CATF announces its return
The Contemporary American Theater Festival (CATF) announced its new season of plays Saturday evening at the Shepherdstown Opera House.
This year’s festival will feature a rotating repertory of five plays: “The Ashes Under Gait City,” by Christina Anderson; “Uncanny Valley,” by Thomas Gibbons; “North of the Boulevard,” by Bruce Graham, Dead and Breathing, by Chisa Hutchinson, and Charles Fuller’s “One Night.”
Pulitzer Prize winning playwright, Charles Fuller, best known for “A Soldier’s Play,” — adapted into the film “A Soldier’s Story,” was on hand at Saturday’s announcement for a special sit down interview with CATF Producing Director Ed Herendeen.
“I think an adult ought to be delighted when they come into the theater,” Fuller said. “Hopefully when you see One Night, youll have that experience.”
Fuller said his ambitious career as a writer, which has spanned six decades began with a simple adolescent pastime: reading.
“I learned my craft as a consequence of reading some of the finest writing.”
“I always knew I wanted to be a writer,” he said.
A Vietnam War veteran and student of art and life, eventually graduating from La Salle University, Fuller has used his career to shed light on both the African American experience and that of the American soldier.
His play “One Night,” is inspired by more than 3,000 recent reports of sexual assault among servicemen and women.
An alarming trend, that Fuller sees as a mark of fundamental disrespect for military camaraderie among present day soldiers.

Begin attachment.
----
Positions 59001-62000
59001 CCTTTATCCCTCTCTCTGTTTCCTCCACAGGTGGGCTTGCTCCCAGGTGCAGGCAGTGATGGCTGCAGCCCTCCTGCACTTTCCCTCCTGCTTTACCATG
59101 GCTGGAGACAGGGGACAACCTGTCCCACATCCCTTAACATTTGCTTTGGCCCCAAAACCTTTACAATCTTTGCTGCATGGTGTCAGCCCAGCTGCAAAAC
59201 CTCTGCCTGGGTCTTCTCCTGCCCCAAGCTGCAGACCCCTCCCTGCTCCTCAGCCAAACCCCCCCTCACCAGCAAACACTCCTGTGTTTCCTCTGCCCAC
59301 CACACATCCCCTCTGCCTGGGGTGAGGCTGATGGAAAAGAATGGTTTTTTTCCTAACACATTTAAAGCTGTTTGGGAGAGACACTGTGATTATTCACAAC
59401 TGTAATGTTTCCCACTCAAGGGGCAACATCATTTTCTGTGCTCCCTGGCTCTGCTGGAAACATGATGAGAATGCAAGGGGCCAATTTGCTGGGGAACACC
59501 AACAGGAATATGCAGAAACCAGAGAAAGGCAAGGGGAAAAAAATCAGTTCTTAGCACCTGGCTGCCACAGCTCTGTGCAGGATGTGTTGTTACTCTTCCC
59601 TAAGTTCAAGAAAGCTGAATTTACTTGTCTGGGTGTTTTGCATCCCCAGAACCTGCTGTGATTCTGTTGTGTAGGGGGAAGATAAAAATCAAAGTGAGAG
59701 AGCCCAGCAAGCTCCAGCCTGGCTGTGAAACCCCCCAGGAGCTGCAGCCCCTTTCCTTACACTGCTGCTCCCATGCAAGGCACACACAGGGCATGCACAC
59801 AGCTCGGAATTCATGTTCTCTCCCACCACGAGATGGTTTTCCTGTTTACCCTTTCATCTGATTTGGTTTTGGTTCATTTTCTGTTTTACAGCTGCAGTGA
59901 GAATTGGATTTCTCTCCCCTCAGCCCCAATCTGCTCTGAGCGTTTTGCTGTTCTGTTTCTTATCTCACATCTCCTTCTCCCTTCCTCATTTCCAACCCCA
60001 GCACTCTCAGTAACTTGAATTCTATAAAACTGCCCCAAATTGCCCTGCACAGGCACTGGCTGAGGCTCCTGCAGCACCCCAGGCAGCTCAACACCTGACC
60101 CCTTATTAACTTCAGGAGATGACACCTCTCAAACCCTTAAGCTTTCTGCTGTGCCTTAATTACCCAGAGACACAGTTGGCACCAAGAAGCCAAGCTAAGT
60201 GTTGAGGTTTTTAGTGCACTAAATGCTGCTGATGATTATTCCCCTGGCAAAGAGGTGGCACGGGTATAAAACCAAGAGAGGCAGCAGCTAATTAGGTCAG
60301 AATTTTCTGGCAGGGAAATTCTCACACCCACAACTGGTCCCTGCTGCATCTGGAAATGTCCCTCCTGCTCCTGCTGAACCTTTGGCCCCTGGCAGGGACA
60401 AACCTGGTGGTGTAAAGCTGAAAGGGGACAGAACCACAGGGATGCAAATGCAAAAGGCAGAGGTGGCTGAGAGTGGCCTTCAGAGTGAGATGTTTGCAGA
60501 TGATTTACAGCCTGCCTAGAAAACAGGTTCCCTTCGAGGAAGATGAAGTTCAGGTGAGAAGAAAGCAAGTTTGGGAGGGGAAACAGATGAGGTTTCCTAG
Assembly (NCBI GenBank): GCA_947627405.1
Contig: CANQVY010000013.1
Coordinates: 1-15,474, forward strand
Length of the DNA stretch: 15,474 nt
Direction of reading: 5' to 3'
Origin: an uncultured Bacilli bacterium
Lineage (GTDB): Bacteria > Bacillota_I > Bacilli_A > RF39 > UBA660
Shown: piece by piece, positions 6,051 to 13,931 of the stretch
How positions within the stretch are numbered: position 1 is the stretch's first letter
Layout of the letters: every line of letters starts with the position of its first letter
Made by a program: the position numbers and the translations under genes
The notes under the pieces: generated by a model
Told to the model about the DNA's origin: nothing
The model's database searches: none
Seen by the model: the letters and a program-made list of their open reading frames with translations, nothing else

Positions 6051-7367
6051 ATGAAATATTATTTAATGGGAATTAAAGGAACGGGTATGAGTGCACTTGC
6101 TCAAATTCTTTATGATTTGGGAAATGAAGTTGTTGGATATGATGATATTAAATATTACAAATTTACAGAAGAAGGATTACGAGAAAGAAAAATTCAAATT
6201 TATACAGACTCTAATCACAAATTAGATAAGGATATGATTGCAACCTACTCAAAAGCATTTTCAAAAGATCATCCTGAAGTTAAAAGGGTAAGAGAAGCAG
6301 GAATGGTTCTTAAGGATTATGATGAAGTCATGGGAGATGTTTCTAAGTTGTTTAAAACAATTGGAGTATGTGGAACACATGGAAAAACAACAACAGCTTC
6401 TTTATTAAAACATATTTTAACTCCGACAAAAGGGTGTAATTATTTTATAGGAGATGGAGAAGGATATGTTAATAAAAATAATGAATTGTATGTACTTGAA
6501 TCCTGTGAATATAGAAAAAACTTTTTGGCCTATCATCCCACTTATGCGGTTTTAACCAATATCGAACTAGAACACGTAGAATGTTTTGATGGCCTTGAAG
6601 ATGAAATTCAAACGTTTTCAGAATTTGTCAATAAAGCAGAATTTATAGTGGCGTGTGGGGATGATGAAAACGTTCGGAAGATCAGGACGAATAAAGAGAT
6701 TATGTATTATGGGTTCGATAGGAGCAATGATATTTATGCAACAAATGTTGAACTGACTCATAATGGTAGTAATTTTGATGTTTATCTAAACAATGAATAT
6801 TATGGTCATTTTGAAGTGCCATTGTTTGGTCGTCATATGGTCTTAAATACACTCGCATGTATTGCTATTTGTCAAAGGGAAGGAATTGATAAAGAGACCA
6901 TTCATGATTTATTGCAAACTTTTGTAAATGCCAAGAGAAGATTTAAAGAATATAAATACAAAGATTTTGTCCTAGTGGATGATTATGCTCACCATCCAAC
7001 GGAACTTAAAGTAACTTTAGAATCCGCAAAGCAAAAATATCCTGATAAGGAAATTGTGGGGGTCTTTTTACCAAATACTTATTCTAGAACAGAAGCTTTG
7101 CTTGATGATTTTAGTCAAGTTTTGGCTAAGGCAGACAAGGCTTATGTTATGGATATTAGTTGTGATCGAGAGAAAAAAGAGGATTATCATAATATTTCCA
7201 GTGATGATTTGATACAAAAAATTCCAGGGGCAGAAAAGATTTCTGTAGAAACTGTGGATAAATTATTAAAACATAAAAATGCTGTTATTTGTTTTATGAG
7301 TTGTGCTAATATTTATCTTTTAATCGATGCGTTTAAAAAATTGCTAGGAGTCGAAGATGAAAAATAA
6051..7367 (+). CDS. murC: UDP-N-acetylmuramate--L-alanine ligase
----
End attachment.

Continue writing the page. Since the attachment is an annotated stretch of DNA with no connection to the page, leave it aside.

A proud veteran, Fuller said America deserves better of it’s armed forces and must do the hard work to live up it own founding principles.
“That’s not the army I was in,” he said.
Quoting T.S. Elliott’s “The Love Song of J Alfred Prufrock,” Fuller said he believes the art of theater can facilitate the necessary conversations that produce change a world in need of advocates.
“Do I dare disturb the universe?” he said. “We would always say, ‘of course.'”
Ed Herendeen said that this year’s CATF season is full of plays that serve to ‘disturb.’
“Plays send messages and I assure you that the five plays we’ve selected for the 2014 rep send messages, because they’re made with intent and purpose by writers who wrestle with the world and dare to express what they hear and found and see there,” he said,
He called the year’s repertory a personal panoramic snapshot of the current American landscape.
“Together we believe that the theater can inspire us or teach us, or thrill us in some way that will make our lives better,” he said.
This year’s festival will be held from July 11 to August 3 at Shepherdstown University. To find more information or to buy tickets visit catf.org. Or call 1- 800-999-2283.